Lessons on how not to apply for that coveted job

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It could well have been Threnody (she’s my secretary y’know – files everything under M for Misc) who wrote this job application for a typist’s position. The applicant proudly stated: “I am a rabid typist.”

That’s Threnody.

I think it’s a shame that schools don’t prepare school-leavers for the cruel world and the subtleties and pitfalls of job-seeking.

I can offer some advice. I have here some marvellous examples of extracts from job applications that have failed.

The first lesson is, don’t try to be clever:

“Qualifications: I am a man filled with passion and integrity, and I can act on short notice. I’m a class act and do not come cheap.”

Second lesson: Check what you have written carefully for spelling errors and inappropriate words. Better still, get somebody to check it for you:

“I was proud to win the Gregg Typting Award.”

“I was instrumental in ruining entire operation for a Midwest chain operation.”

“Here are my qualifications for you to overlook.”

“Work Experience: dealing with customers’ conflicts that arouse.”

“(I had to) develop and recommend an annual operating expense fudget.”

“I have lurnt Word Perfect 6.0 computor and spreadsheet progroms.”

Lesson three: Don’t try to impress with highfalutin’ English:

“While I am open to the initial nature of an assignment, I am decidedly disposed that it be so oriented as to at least partially incorporate the experience enjoyed heretofore and that it be configured so as to ultimately lead to the application of more rarefied facets of financial management as the major sphere of responsibility.”

Lesson four: Whatever you do, don’t try to philosophise: “I intentionally omitted my salary history. I’ve made money and lost money. I’ve been rich and I’ve been poor. I prefer being rich.”

Lesson five: Don’t make excuses for quitting your last job:

“I was working for my mom until she decided to move.”

“Note: please don’t misconstrue my 14 jobs as ‘job-hopping’. I have never quit a job.”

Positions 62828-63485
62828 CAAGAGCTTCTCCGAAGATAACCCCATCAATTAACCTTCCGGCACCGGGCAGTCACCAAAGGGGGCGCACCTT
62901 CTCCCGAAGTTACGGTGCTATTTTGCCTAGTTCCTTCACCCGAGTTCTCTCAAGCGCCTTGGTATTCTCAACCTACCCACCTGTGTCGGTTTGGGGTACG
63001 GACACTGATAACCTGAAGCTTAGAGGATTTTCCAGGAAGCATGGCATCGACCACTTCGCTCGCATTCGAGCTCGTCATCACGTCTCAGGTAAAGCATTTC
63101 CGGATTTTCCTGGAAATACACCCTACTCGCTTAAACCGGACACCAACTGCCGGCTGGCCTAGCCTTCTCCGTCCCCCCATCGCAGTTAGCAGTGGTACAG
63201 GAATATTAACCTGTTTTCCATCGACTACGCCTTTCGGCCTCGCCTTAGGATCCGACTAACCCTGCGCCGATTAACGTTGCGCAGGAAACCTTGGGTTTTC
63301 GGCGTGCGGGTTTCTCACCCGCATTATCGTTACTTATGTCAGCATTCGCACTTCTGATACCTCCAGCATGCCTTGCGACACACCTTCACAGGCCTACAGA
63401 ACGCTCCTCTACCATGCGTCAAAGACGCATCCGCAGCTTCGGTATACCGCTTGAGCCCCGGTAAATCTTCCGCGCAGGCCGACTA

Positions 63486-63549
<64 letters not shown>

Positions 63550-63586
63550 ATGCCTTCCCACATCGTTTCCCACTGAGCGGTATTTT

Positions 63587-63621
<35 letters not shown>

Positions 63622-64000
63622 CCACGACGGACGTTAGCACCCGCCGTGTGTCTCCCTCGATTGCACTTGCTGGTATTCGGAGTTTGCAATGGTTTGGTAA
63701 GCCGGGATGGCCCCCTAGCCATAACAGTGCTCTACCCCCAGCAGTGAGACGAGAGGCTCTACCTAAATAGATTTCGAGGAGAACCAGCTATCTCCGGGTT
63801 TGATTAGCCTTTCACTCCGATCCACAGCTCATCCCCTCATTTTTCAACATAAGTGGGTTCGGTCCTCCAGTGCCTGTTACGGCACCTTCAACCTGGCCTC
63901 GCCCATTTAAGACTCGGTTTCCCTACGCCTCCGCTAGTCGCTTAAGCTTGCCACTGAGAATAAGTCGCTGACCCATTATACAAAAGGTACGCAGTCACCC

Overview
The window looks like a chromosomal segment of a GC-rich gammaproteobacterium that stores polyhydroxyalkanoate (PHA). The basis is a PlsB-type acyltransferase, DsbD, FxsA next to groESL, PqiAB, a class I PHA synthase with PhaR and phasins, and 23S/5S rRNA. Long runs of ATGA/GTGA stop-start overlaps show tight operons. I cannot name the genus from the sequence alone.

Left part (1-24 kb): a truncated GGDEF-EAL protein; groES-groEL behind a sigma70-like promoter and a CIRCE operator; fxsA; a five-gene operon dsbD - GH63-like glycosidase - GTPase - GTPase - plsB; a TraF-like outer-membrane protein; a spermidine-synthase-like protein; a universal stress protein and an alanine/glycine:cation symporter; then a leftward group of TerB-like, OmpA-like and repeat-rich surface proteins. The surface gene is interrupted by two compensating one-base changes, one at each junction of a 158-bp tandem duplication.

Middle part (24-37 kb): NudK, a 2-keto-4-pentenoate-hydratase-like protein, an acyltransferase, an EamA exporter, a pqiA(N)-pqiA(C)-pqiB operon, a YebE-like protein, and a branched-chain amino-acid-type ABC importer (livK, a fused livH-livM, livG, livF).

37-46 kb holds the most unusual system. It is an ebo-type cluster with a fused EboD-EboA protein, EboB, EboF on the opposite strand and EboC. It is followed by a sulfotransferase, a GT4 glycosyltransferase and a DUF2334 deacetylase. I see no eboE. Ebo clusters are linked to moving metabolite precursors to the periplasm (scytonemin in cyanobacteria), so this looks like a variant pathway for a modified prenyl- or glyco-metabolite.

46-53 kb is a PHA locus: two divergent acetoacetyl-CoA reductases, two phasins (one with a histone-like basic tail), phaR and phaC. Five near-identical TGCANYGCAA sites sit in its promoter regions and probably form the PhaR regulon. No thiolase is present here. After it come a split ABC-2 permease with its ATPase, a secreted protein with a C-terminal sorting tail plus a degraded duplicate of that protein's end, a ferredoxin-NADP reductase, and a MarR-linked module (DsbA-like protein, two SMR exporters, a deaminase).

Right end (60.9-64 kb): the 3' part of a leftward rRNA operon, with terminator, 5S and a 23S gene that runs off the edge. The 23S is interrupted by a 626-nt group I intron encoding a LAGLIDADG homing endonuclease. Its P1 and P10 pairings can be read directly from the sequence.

“Responsibility makes me nervous.”

“They insisted that all employees get to work by 8.45 every morning. I could not work under those conditions.”

“Was met with a string of broken promises and lies, as well as cockroaches.”

“The company made me a scapegoat – just like my three previous employers.”

Lesson six: watch out for contradictions in your application:

“I am extremely loyal to my present firm, so please don’t let them know of my immediate availability.”

“Please call me after 5.30 because I am self-employed and my employer does not know I am looking for another job.”

Lesson seven: Never make demands:

“I demand a salary commiserate with my extensive experience.”

Lesson eight: Never boast:

“Let’s meet, so you can ‘ooh’ and ‘aah’ over my experience.”

“Am a perfectionist and rarely if ever forget details.”

“Failed bar exam with relatively high grades.”

“Wholly responsible for two (2) failed financial institutions.”

Lesson nine: Never be too frank:

“It’s best for employers that I not work with people.”

“My goal is to be a meteorologist. But since I possess no training in meteorology, I suppose I should try stock brokerage.”

“I procrastinate – especially when the task is unpleasant.”

And when you are invited to come for an interview don’t get too confident …

Some years ago Fortune magazine invited executives of major corporations to recount memorable interviews with job applicants. One told of an applicant who “stretched out on the floor to fill out the job application”.

Another “asked to see interviewer’s resumé to see if he was qualified to judge the candidate”.

One man “interrupted the interview to phone his therapist for advice on answering specific interview questions”.


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